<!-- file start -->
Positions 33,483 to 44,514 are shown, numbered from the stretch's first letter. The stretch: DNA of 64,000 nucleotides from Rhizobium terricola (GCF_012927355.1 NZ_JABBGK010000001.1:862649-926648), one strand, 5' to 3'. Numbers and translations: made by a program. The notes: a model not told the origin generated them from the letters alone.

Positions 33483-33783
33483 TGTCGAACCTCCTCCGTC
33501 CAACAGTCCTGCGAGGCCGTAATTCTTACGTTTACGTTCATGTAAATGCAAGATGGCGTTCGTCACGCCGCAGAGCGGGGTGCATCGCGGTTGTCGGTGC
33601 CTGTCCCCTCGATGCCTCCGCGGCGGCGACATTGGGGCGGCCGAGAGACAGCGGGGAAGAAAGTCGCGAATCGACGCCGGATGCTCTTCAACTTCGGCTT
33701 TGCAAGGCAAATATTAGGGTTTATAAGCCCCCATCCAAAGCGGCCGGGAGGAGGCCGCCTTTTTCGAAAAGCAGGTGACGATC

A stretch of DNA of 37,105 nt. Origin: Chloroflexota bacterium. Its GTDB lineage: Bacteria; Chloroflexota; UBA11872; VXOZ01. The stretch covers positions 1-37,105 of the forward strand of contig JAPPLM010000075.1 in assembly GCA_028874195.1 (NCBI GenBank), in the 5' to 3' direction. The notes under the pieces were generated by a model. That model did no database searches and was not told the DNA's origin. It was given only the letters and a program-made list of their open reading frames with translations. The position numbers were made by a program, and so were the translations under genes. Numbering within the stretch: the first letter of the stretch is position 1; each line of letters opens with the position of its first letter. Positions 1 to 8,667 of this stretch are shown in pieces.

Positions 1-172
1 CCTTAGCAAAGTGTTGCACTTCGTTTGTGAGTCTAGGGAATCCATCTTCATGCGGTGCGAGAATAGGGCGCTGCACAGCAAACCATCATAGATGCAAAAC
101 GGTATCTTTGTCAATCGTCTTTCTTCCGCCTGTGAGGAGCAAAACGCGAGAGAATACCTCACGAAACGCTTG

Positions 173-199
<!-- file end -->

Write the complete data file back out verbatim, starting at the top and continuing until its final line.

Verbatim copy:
Positions 33,483 to 44,514 are shown, numbered from the stretch's first letter. The stretch: DNA of 64,000 nucleotides from Rhizobium terricola (GCF_012927355.1 NZ_JABBGK010000001.1:862649-926648), one strand, 5' to 3'. Numbers and translations: made by a program. The notes: a model not told the origin generated them from the letters alone.

Positions 33483-33783
33483 TGTCGAACCTCCTCCGTC
33501 CAACAGTCCTGCGAGGCCGTAATTCTTACGTTTACGTTCATGTAAATGCAAGATGGCGTTCGTCACGCCGCAGAGCGGGGTGCATCGCGGTTGTCGGTGC
33601 CTGTCCCCTCGATGCCTCCGCGGCGGCGACATTGGGGCGGCCGAGAGACAGCGGGGAAGAAAGTCGCGAATCGACGCCGGATGCTCTTCAACTTCGGCTT
33701 TGCAAGGCAAATATTAGGGTTTATAAGCCCCCATCCAAAGCGGCCGGGAGGAGGCCGCCTTTTTCGAAAAGCAGGTGACGATC

A stretch of DNA of 37,105 nt. Origin: Chloroflexota bacterium. Its GTDB lineage: Bacteria; Chloroflexota; UBA11872; VXOZ01. The stretch covers positions 1-37,105 of the forward strand of contig JAPPLM010000075.1 in assembly GCA_028874195.1 (NCBI GenBank), in the 5' to 3' direction. The notes under the pieces were generated by a model. That model did no database searches and was not told the DNA's origin. It was given only the letters and a program-made list of their open reading frames with translations. The position numbers were made by a program, and so were the translations under genes. Numbering within the stretch: the first letter of the stretch is position 1; each line of letters opens with the position of its first letter. Positions 1 to 8,667 of this stretch are shown in pieces.

Positions 1-172
1 CCTTAGCAAAGTGTTGCACTTCGTTTGTGAGTCTAGGGAATCCATCTTCATGCGGTGCGAGAATAGGGCGCTGCACAGCAAACCATCATAGATGCAAAAC
101 GGTATCTTTGTCAATCGTCTTTCTTCCGCCTGTGAGGAGCAAAACGCGAGAGAATACCTCACGAAACGCTTG

Positions 173-199